Getting a business owner focused on value requires some basic logic that for some reason is incredibly difficult. It has to do with the fact that no-one likes being told their baby is ugly. Many business owners are too attached to certain parts of the business, making it hard to grow the company. Think of it like a garden which produces different vegetables. Some vegetables are more profitable than others. Those vegetables that sell the most fail to get fertilizer and attention because the gardener is so in love with his tomatoes, but tomatoes make no money. Farmers who are good business people change crops according to what will bring in the highest income. 

Wednesday, August 24, 2016

Improving the Budgeting Process

One of the most non-value-added activities within financial management is budgeting. Budgets are prepared to allocate and control how resources will be used in the future. Unfortunately, the future is hard to predict and upper-level management doesn't always communicate with people who prepare budgets. Because of poor communication, budgeting becomes an exercise in futility. Some of the problems associated with budgeting include:

Sunday, August 7, 2016

Gamification 101

According to the Gartner Group, over 70% of the global 2000 companies now have at least one gamified process. Gamification is a way of improving how you engage with end-users. This typically takes place on some type of online platform – making the experience more fun and rewarding for customers, employees, or business partners. Many gamification applications will issue badges, points or some other incentive for active participation. A simple example is to allow users to vote thumbs up or thumbs down or Likes on Facebook.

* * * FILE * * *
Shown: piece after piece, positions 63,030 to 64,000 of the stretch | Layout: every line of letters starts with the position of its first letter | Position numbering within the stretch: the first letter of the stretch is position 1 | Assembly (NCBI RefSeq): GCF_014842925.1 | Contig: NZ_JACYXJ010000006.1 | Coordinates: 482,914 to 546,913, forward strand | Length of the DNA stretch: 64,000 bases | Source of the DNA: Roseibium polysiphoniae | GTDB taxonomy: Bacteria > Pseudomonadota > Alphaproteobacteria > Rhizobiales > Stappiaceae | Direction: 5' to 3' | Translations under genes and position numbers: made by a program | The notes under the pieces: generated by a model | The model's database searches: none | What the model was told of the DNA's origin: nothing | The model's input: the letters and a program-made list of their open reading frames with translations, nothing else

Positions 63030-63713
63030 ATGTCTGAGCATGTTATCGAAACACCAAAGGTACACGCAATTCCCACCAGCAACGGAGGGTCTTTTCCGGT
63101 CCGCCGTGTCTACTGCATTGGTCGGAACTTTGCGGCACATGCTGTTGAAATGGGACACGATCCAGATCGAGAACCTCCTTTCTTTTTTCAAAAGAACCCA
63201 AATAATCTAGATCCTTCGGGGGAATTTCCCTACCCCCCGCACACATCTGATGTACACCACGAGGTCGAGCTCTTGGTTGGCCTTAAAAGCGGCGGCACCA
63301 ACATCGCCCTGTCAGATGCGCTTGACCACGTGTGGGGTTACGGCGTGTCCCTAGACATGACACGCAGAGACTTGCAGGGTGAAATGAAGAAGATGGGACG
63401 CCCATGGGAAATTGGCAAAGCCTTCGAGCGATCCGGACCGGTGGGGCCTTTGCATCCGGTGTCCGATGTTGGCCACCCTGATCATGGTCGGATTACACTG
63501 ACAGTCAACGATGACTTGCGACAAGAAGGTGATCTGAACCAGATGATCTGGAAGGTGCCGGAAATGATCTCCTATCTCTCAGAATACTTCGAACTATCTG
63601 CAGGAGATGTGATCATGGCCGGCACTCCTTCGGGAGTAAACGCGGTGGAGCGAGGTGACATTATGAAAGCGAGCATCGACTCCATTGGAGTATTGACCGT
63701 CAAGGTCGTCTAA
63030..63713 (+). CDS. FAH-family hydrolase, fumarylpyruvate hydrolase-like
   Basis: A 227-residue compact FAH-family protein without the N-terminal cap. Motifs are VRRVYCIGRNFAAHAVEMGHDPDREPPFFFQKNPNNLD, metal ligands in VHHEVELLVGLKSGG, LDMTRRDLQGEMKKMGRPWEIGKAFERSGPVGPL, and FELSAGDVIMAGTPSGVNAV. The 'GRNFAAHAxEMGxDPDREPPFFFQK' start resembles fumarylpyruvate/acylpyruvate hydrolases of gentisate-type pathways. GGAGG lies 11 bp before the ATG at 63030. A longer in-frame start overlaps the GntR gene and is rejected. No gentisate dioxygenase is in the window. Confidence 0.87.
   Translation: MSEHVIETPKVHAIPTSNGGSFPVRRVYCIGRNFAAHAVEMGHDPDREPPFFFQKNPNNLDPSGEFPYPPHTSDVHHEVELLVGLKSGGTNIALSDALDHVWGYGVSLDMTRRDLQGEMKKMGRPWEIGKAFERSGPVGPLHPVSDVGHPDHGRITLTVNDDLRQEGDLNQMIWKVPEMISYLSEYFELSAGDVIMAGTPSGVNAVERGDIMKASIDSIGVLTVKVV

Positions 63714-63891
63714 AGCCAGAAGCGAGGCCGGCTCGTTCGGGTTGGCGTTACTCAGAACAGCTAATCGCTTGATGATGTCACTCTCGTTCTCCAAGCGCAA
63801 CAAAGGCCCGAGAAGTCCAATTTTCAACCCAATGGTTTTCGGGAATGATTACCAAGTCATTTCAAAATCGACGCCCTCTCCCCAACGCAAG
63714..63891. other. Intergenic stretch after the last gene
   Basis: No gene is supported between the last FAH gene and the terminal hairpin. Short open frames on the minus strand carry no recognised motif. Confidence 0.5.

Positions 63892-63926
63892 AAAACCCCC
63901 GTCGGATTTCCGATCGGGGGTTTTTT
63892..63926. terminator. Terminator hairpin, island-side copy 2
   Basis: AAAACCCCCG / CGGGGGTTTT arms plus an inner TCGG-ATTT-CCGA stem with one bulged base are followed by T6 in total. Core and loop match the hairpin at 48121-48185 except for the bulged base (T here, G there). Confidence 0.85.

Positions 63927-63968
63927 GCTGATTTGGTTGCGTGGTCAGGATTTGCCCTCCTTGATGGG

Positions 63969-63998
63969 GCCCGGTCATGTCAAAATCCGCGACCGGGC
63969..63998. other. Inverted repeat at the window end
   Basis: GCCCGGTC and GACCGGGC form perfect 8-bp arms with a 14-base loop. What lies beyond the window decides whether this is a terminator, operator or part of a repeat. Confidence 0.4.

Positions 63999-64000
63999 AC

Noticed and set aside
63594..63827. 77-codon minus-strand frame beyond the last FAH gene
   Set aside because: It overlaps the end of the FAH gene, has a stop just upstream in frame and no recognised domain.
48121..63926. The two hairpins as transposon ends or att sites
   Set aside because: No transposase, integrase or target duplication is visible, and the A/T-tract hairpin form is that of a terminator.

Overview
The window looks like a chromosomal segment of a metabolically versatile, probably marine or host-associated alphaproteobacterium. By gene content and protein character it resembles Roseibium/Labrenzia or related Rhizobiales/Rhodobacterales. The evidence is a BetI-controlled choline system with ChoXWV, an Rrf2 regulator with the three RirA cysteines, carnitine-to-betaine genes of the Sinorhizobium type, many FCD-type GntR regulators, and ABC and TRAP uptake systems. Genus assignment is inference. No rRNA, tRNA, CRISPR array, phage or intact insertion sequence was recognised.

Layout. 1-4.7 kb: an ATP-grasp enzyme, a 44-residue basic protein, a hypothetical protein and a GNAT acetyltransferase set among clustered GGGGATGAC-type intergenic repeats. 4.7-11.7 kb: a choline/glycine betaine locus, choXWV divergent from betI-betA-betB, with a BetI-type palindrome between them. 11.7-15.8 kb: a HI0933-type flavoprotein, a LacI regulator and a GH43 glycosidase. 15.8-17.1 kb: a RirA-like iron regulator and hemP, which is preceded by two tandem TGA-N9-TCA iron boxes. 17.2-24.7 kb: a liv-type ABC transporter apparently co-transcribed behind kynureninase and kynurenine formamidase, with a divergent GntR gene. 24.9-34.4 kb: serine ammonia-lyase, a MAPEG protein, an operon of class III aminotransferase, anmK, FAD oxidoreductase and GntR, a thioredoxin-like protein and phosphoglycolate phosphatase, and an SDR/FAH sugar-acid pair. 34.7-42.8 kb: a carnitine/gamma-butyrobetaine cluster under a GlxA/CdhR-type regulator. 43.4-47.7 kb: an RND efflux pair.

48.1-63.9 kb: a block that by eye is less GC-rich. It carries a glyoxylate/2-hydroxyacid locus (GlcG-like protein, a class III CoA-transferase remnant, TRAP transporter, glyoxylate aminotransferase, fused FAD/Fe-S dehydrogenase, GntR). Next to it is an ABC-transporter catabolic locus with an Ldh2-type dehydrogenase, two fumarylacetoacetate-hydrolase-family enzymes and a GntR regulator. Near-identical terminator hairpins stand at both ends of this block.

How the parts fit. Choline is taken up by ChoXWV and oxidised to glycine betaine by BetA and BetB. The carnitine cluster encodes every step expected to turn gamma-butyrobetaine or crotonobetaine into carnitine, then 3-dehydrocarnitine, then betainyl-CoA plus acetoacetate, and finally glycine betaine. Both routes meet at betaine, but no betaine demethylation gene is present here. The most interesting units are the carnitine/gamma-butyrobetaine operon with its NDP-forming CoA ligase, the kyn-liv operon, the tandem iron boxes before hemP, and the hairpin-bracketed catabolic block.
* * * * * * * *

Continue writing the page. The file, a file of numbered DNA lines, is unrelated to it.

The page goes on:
Thursday, July 21, 2016

Getting out of the Quantitative World

The world is highly quantitative – it’s all about the metrics and meeting the numbers. Everyone is counting something – number of customer complaints, number of web visits, percentage increase in sales, and the list goes on and on. With so much emphasis on the quantitative side, the qualitative side gets lost and it is the qualitative stuff that is becoming more important. One reason qualitative information gets de-emphasized is that it is difficult to measure. If we can’t measure it, then it gets ignored. This is one of the fallacies with financial reporting; things like talent, leadership and brand recognition are no-where to be found on the financial statement. But these qualitative characteristics are the real drivers of performance and they warrant more attention in today’s quantitatively obsessed world.  

Thursday, June 30, 2016

Embracing UX Design

Growing and maintaining a product now requires recognition of User Experience or UX Design. Even service oriented companies should pay attention to UX Design because the world is so digital and connected – your online presence requires great UX design.  Regrettably, many companies have yet to embrace the concepts of UX design.